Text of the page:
Esther Thomsen has studied seagrass beds intensively. For her dissertation, she studied the effects of aquaculture, which is practiced on a large scale not only in Asia, on the ecosystem of seagrass meadows on the island of Hainan in China. Seagrasses are grasses that grow in shallow coastal seas. She received the “CAMPUS AWARD: Research for a Sustainable Future” for her work, which is presented once a year by the KELLNER & STOLL FOUNDATION FOR CLIMATE AND ENVIRONMENT, the Leibniz Centre for Tropical Marine Research (ZMT), the University of Bremen, and the University of Bremen Alumni Network.
How did you become interested in the topic? What fascinated you about it?
I have always been interested in how our activities on land affect ecosystems in the sea. Since seagrass beds are found in shallow coastal waters, they are often the first ecosystems into which our wastewater is discharged.
I was particularly interested in the issues surrounding aquaculture wastewater because aquaculture production is growing rapidly across the globe. In the Hainan region, however, this growth had already largely been completed, as nearly all suitable land was already covered with aquaculture ponds in 2016. Hainan is ahead of this trend and allowed us to look into the potential future of seagrass beds in the region.
Has the importance of seagrass beds as an ecosystem been underestimated?
Absolutely. Interest in seagrass meadows and their ecosystem functions is slowly growing, though at the moment most of the interest is focused on the function of long-term carbon storage in the sediment of seagrass beds. Buzzword: “blue carbon.” Other important functions of seagrass beds, such as the role of them as nitrogen filters or as nursery grounds for juvenile fish, still receive too little attention.
What is life like on the island?
Hainan is a fascinating island. The capital, Haikou, is a modern city of millions, and high-rise housing estates are being built along the coasts, especially for wealthy Chinese tourists. In many places, artificial islands are being established off the coast. Modern express trains connect the cities. In between there are rice fields, the coasts are lined with aquaculture ponds, and many people live here in simple conditions.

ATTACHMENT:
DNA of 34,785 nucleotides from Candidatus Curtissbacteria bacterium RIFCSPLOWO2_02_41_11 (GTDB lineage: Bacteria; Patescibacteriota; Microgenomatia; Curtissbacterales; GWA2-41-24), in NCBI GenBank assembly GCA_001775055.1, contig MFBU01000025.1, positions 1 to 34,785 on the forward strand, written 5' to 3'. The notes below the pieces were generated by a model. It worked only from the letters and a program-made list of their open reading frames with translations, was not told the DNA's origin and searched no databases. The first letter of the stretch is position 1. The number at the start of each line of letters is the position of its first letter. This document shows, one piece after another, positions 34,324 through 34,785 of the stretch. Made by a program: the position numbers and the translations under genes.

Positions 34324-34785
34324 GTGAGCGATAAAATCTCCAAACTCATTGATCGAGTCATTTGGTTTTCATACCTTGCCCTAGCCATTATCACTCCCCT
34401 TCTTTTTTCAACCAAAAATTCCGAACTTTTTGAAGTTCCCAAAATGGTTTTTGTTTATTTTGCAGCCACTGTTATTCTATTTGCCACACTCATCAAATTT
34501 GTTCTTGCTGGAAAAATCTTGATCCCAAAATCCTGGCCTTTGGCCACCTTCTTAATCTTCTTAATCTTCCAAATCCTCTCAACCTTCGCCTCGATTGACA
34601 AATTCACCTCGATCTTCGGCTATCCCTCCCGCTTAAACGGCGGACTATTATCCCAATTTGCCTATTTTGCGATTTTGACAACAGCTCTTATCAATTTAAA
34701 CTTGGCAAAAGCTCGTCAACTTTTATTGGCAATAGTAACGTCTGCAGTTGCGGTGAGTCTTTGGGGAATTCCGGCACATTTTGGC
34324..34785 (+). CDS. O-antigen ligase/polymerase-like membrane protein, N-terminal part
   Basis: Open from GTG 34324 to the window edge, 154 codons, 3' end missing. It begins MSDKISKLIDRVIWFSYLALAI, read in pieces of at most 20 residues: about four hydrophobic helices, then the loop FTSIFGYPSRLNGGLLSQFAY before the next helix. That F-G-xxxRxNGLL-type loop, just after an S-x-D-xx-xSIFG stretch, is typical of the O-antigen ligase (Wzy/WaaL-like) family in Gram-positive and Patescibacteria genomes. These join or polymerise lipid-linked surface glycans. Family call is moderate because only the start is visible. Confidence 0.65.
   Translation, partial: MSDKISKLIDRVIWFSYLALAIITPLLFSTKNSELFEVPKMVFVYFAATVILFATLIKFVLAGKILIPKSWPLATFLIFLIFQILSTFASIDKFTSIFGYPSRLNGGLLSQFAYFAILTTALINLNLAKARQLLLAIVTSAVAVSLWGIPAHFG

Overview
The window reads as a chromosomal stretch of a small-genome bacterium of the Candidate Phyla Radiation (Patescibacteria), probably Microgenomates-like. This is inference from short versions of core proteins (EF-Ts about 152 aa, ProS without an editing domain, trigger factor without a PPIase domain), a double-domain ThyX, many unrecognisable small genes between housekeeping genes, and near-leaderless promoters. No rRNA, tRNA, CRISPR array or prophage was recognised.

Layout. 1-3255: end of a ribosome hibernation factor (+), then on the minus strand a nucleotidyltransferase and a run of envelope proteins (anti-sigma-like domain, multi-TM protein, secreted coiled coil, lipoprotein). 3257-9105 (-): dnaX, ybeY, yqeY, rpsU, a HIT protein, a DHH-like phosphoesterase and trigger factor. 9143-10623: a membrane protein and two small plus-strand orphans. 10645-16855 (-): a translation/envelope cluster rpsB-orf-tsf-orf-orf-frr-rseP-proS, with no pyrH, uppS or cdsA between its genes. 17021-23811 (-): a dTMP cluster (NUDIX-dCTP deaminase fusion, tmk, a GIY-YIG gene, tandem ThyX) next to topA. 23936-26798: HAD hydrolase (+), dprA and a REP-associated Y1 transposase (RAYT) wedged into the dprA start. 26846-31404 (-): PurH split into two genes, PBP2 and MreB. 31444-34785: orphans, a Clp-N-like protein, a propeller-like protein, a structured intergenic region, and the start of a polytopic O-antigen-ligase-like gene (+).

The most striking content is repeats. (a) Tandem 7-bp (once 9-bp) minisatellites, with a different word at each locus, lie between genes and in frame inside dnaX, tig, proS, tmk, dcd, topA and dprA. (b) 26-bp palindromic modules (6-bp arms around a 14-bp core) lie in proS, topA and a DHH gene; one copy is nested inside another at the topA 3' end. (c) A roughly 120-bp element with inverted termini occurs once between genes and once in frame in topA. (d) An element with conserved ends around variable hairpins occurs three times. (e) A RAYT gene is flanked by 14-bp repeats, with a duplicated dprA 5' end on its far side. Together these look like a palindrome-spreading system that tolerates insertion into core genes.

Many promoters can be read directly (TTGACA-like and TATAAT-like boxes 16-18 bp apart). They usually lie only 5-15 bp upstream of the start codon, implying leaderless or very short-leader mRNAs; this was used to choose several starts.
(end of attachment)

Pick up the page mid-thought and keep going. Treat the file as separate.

What are your findings?
The uncontrolled discharge of untreated wastewater from aquacultures leads to overfertilization (eutrophication) of coastal waters and damages seagrass beds. In particular, the high nutrient concentrations in the wastewater and the turbidity caused by organic material lead, among other things, to a lack of light for the plants. This initially changes the species composition and the seagrass beds slowly decline. These shifts reduce the nitrogen filtering function of the seagrass beds, which results in even poorer water quality and further death of the seagrass beds.
What is that threshold you calculated?
I calculated a nitrogen threshold as an indicator of overfertilization. If the concentration is above this threshold, the plants are stressed and will be damaged over a longer period of time. This means we can intervene before the seagrass beds are permanently damaged.
What was the next step?
We presented our results on site to the government representatives, environmental organizations, aquaculture operators, and other researchers who were present.
After completion of our German-Chinese research project “ECOLOC,” some aquaculture ponds were deconstructed with the aim of replanting mangroves. It will take several decades until a mangrove forest is established. Furthermore, our colleagues have started a research project to test different methods to reestablish seagrasses. There have also been legislative changes. All new aquaculture facilities must now compulsorily treat their wastewater before it is discharged into coastal waters. However, I cannot exactly estimate what influence our research results had on these decisions.
As part of our accompanying or follow-up project to ECOLOC, “TICAS,” a workshop was held where we discussed local seagrass beds, their functions, and our research results with local environmental organizations and also visited the seagrass beds.
Theme of the Month: Sustainability
Since its foundation in 1971, the University of Bremen has been committed to social responsibility. Climate protection and sustainability are fundamental principles guiding the university: in research, teaching, and operations. For this reason, up2date., the University of Bremen online magazine, will focus on the topic of sustainability in May. The theme of the month explores current projects, issues, and challenges.